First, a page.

In the United States, almost half of adults (46.4 percent) will experience a mental illness during their lifetime. Five percent of adults (18 or older) experience a mental illness in any one year, equivalent to 43.8 million people. Additionally, of adults in the United States with any mental disorder in a one-year period, 14.4 percent have one disorder, 5.8 percent have two disorders and 6 percent have three or more.
On the heels of World Health Day, (10 October) consider learning more about how best to recognize your own patterns of behavior and need for assistance -- as well as tips for helping loved ones and friends. No man is an island and each of us needs help every now and again. Help someone living with mental health insecurity using Mental Health First Aid ALGEE action steps, each of which played out during Coronation Street's story line of Carla Connor's breakdown:
ASSESS for risk of suicide or harm: To start, you’ll want to identify if they’re in a crisis. If they’re experiencing an extreme level of anxiety, a panic attack, non-suicidal self injury or suicidal thoughts, address that particular crisis first. Corrie Scene: Peter Barlow at Underworld site persuading Carla into medical center; Toyah Battersby performing a mental health assessment at the medical center.
LISTEN non-judgmentally: If the person isn’t in a crisis, ask how they’re feeling and how long they’ve been feeling that way. Be patient and engaged while they speak. Ask clarifying questions and use minimal prompts – like “I see” – to keep them talking. Pay attention and show that you care. Corrie Scene: Peter caring for Carla in Roy Cropper's flat -- engaging with Carla and serving as intermediary between Carla and others visiting her.
GIVE reassurance and information: Your support can have a huge impact on the person. Sometimes it will be difficult – the person might want to give up trying to find help or might get frustrated during the process – but if you’re kind, genuine and persistent, you can help sway them. Maintain positive language – don’t blame them for their illness or symptoms. Remind them that recovery is possible and that you’ll be there for them along the way. Corrie Scene: Peter Barlow (and by extension, the Barlow and Connor clans) attempting to support Carla before her psychotic episode and treatment.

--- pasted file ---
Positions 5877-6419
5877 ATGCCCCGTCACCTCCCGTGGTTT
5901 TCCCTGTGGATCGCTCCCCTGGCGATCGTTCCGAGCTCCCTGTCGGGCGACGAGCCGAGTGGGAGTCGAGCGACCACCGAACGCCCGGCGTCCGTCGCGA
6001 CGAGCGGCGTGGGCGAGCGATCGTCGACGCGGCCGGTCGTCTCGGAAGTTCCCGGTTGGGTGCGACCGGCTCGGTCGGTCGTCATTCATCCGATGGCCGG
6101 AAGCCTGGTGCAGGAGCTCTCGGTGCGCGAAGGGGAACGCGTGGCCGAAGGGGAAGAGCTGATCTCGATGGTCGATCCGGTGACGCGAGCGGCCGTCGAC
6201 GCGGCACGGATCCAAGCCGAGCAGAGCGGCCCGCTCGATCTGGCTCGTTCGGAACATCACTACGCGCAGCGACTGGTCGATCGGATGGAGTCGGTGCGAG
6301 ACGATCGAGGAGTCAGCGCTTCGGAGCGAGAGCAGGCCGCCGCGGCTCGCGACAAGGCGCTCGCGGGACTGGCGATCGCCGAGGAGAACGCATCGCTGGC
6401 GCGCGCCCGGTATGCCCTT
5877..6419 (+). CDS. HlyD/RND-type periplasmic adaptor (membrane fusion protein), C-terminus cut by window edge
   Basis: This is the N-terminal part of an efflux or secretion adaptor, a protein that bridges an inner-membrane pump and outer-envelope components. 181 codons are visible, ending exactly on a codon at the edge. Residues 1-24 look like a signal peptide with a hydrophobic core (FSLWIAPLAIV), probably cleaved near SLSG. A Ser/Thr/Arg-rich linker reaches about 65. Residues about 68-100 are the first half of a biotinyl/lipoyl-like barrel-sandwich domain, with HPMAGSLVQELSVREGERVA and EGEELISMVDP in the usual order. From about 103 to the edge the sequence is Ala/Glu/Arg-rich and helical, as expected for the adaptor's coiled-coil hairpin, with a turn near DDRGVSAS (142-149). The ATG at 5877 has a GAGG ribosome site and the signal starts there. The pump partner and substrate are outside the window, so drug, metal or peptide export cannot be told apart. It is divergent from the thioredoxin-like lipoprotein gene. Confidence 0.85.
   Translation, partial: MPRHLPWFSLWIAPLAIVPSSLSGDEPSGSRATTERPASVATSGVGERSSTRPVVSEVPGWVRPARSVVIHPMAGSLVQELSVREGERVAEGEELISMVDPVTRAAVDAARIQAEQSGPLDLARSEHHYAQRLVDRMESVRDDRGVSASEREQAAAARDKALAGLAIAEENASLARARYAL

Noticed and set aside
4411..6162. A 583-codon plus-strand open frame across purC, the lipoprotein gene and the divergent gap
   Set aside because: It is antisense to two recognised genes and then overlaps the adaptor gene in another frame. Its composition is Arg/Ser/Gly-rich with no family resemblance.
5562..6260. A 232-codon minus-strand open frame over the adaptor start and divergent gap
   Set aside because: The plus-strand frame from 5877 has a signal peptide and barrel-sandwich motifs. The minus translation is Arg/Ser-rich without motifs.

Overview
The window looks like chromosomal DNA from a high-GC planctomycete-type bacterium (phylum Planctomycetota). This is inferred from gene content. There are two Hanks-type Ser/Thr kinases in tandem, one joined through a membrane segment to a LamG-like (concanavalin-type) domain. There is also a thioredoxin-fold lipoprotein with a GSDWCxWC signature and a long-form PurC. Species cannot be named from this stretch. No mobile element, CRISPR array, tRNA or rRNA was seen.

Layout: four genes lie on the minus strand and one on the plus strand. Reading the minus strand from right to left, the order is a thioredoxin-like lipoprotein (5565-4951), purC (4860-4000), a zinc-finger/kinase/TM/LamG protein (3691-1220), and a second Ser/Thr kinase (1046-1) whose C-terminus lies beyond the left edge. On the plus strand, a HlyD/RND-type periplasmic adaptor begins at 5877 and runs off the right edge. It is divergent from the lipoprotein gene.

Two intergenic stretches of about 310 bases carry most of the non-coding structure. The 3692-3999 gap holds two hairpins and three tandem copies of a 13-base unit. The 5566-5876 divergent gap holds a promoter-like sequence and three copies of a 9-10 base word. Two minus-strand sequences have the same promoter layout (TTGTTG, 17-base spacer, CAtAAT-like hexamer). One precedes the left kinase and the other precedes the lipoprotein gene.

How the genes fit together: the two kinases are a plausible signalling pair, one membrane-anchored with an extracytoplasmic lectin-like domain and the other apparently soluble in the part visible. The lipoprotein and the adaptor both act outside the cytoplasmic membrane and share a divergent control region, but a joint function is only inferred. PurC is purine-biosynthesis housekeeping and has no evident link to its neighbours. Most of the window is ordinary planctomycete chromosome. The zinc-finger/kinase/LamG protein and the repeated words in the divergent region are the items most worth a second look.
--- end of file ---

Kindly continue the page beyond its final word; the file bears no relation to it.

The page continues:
ENCOURAGE appropriate professional help: If it appears professional assistance might be needed, offer to help the person understand their options for professional help. Primary care physicians, mental health professionals, psychiatrists and certified peer specialists are all possibilities for getting support with anxiety disorders. Corrie Scene: Roy Cropper calling in reinforcements from professional health team when Carla returns home after going missing.
ENCOURAGE the person to explore these options, offer to help them research to choose the best option and keep them motivated throughout the process. Corrie Scene: Peter Barlow researching "life after psychosis" to determine how best he could help Carla after she returned home.